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Francisco Lopez - Presque Tout [Quiet Pieces: 1993-2013] (2014)

11-03-2014, 11:24
Music | Electronic | Ambient | FLAC / APE

Francisco Lopez - Presque Tout [Quiet Pieces: 1993-2013] (2014)

Artist: Francisco Lopez
Title Of Album: Presque Tout
Year Of Release: 2014
Label: Line US / LINE065
Genre: Ambient, Drone, Noise, Industrial
Total Time: 7:00:15
Format: FLAC (tracks)
Quality: Lossless
Total Size: 615 mb

In his 29 year career, Francisco López’s work could never be described as accessible. His treatment and processes of both organic and synthetic sound sources have ranged from pensive to painful, and everything in between those extremes. This, however, may be his most daunting work to date: a data DVD of uncompressed wave files and a total of seven hours. The 17 "quiet" pieces are challenging, yet captivate when experienced in the right context.

As with many prolific artists such as López, I have largely dabbled in and out of his expansive discography a couple of times a year. Before, I had considered the 10 disc Nowherebox from 2008 to be quite a difficult collection, but the fact that those were both shorter pieces, as well as ones of significantly varying dynamics made it a bit easier to digest such a wealth of material.

Presque Tout compiles his most minimalist works imaginable, and thus requires an extreme dedication and attention to detail in order to fully appreciate, because many times it is extremely difficult to even discern that something is playing. The sleeve warning that it should only be listened to via headphones or a set of high quality speakers is not to be taken lightly, as smaller speakers simply cannot reproduce this material adequately.

Sequenced in chronological order, the earlier pieces are perhaps the most sparse and also the least engaging. Opener "El Dia Anterior a la Emergencia de los Adultos de Magicicada" (I am still somewhat surprised to see a titled López piece) is mostly 15 minutes of low frequency humming. Even via headphones at a relatively loud volume level, it is almost imperceptible that anything is happening. "Untitled #78" is similarly barren, with only the subtlest of ambience, like a field recording of an empty room. "Untitled #87" presents a similar sense of stillness and silence, barely crossing the threshold of nothingness.

Pieces such as "Untitled #86" and "Untitled #118" feature some audible elements, and seem to be in league with López's nature based works. The former has an organic life to it, more emphasis on high end and what sounds like possibly birds chirping far away. The latter resembles a swarm of insects from miles away, with the muted dynamic serving to amplify the ambiguity. The more recent works here are also the ones that not only seem the most inorganic, but also the most commanding ones, relatively speaking. "Untitled #129" and "Untitled #216" both focus mostly on ultra low frequencies that are more easily felt than heard. The former also has the unexpected addition of a rhythmic rattling that is perhaps the most conventional and boisterous sound to be heard anywhere on this compilation. The latter sticks mostly to its low end, and listening with in-ear headphones results in an uncomfortable feeling of pressure. "Untitled #309," mostly made of a creeping industrial din has an oppressive, slowly moving menace about it that almost feels like a non-quiet specific López work, and quite a strong one at that.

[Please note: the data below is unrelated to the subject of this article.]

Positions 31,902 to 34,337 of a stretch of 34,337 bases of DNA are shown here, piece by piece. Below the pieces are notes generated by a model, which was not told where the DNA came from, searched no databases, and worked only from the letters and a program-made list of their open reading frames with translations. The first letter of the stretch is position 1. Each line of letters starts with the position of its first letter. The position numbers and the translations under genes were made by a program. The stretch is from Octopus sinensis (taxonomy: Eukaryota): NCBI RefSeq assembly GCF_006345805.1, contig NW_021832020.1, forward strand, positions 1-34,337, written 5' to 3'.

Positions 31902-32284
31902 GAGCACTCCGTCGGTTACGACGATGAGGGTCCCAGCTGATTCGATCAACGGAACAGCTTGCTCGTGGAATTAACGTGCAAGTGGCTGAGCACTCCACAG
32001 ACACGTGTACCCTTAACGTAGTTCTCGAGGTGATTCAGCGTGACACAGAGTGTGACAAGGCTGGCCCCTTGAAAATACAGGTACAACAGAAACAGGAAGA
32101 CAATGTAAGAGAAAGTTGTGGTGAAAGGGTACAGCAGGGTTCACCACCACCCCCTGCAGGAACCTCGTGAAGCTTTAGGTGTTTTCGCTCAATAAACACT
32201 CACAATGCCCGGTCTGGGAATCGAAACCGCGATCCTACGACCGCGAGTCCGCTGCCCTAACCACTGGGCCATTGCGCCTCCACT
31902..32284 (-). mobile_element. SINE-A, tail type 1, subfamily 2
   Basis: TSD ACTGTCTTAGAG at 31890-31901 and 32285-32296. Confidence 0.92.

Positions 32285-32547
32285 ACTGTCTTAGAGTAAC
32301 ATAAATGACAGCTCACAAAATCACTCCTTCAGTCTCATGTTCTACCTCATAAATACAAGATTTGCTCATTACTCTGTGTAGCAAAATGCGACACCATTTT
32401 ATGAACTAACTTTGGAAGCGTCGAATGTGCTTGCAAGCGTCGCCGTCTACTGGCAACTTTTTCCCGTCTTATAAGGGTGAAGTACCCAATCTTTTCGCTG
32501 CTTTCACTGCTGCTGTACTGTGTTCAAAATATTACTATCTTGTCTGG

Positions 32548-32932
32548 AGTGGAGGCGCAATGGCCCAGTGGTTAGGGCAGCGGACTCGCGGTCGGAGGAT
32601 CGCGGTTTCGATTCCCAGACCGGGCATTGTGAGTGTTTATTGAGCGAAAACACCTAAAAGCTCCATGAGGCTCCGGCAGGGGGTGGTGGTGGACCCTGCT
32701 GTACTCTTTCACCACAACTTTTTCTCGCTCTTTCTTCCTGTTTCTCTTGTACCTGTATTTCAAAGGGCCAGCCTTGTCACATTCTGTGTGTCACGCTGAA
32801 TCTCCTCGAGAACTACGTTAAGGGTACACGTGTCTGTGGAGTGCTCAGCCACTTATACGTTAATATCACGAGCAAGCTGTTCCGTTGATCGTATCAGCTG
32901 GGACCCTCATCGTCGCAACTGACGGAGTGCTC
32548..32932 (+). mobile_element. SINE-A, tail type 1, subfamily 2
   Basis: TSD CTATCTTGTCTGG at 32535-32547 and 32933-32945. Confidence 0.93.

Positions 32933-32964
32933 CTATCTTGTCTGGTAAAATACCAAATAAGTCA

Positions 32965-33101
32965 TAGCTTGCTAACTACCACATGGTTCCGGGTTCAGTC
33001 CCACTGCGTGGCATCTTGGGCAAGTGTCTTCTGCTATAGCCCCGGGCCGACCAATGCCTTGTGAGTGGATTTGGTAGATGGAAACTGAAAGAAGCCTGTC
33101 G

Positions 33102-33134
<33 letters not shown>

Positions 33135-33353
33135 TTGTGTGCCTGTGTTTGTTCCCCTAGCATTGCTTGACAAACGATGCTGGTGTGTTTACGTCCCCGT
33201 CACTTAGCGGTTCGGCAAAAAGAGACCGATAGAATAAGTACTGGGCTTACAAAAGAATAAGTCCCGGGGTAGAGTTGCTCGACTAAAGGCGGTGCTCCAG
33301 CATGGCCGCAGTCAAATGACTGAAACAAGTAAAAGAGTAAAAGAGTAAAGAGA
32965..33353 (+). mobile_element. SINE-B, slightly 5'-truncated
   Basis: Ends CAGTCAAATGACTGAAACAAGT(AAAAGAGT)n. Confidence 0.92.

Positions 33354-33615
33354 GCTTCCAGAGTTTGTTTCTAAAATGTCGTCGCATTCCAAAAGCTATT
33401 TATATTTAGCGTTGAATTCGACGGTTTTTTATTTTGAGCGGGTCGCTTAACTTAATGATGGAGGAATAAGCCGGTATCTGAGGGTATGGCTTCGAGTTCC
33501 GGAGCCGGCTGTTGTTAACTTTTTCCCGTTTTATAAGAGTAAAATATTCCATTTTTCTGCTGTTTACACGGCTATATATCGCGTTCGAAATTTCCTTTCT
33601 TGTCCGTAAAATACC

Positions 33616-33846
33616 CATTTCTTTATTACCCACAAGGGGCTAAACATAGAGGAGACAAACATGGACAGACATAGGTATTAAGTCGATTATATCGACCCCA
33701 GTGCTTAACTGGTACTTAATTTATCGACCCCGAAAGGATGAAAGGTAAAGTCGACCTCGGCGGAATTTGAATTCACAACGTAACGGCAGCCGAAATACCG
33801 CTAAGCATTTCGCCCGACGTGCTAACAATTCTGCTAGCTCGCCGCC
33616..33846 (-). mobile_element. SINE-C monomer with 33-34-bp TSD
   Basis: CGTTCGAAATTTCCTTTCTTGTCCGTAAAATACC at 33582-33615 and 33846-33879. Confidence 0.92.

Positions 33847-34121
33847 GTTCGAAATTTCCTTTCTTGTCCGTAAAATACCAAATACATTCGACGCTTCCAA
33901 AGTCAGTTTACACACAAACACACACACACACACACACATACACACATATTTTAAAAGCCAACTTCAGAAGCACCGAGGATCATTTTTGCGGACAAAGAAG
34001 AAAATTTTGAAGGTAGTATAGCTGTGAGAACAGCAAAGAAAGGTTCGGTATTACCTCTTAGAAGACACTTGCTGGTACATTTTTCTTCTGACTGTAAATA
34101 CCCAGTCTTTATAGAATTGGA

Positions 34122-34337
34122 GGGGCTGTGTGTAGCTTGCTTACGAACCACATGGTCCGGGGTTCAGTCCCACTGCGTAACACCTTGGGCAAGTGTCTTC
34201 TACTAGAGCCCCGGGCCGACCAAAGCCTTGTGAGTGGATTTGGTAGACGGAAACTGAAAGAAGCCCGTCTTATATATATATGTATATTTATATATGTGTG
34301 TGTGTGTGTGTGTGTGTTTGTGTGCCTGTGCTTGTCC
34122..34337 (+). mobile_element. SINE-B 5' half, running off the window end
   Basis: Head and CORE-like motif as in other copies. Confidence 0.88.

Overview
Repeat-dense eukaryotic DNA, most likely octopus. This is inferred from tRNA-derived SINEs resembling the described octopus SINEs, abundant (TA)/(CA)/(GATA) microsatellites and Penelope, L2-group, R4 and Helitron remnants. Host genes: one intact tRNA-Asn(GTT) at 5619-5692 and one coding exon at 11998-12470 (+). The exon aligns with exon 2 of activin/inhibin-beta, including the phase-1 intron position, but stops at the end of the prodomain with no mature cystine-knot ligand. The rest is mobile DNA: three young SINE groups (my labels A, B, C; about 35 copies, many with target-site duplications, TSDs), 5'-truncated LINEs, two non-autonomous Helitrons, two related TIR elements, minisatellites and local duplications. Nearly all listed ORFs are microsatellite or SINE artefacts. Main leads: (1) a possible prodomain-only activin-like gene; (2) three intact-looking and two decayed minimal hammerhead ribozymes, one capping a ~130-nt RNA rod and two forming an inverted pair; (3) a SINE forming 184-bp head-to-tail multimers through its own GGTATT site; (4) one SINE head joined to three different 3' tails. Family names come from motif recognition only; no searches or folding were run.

The closing piece, "Untitled #313," is the album’s centerpiece, and clocking in at three hours exactly also comprises nearly half of this collection. Featuring many of the elements of what preceded it, the first third is mostly low volume bass swells that slowly creep along, cresting after the first hour as a passage of chirpy synthetic sounds that make for a rather strong contrast. Beyond that, things become more distorted and textural, with bits of digital noises cutting in and out. It does quite a bit of evolution throughout, but I cannot help but feel that its extreme duration may partially be to take advantage of the medium more than to convey a specific sound

I quite enjoyed this collection, but it is admittedly a hard release to recommend to anyone who is not already a López fan. My go-to artist for this type of work is the rather unprolific Bernhard Günter, and while the dynamics are the same, the actual content is not. Presque Tout does not make for a good jumping in point to López's massive discography by any means. For someone who not only is familiar with his works, but also the more minimalist styles he works in, there is a lot of greatness here to be heard. Finding the time to fully devote to experiencing, however, may be the biggest stumbling block, because this requires full attention to truly appreciate, as cliché as that may sound.


01 El día anterior a la emergencia de los adultos de magicicada (1993) 15:23
02 untitled#78 (1997) 13:33
03 untitled#79 (1998) 12:01
04 untitled#85 (1998) 10:01
05 untitled#86 (1998) 12:33
06 untitled#87 (1999) 06:28
07 untitled#91 (1999) 58:03
08 untitled#93 (1999) 04:33
09 untitled#97 (1999) 05:08
10 untitled#100 (2000) 05:32
11 untitled#118 (2001) 05:31
12 untitled#120 (2001) 14:49
13 untitled#121 (2001) 19:34
14 untitled#129 (2002) 30:02
15 untitled#216 (2008) 08:50
16 untitled#309 (2013) 18:16
17 untitled#313 (2013) 3:00:00

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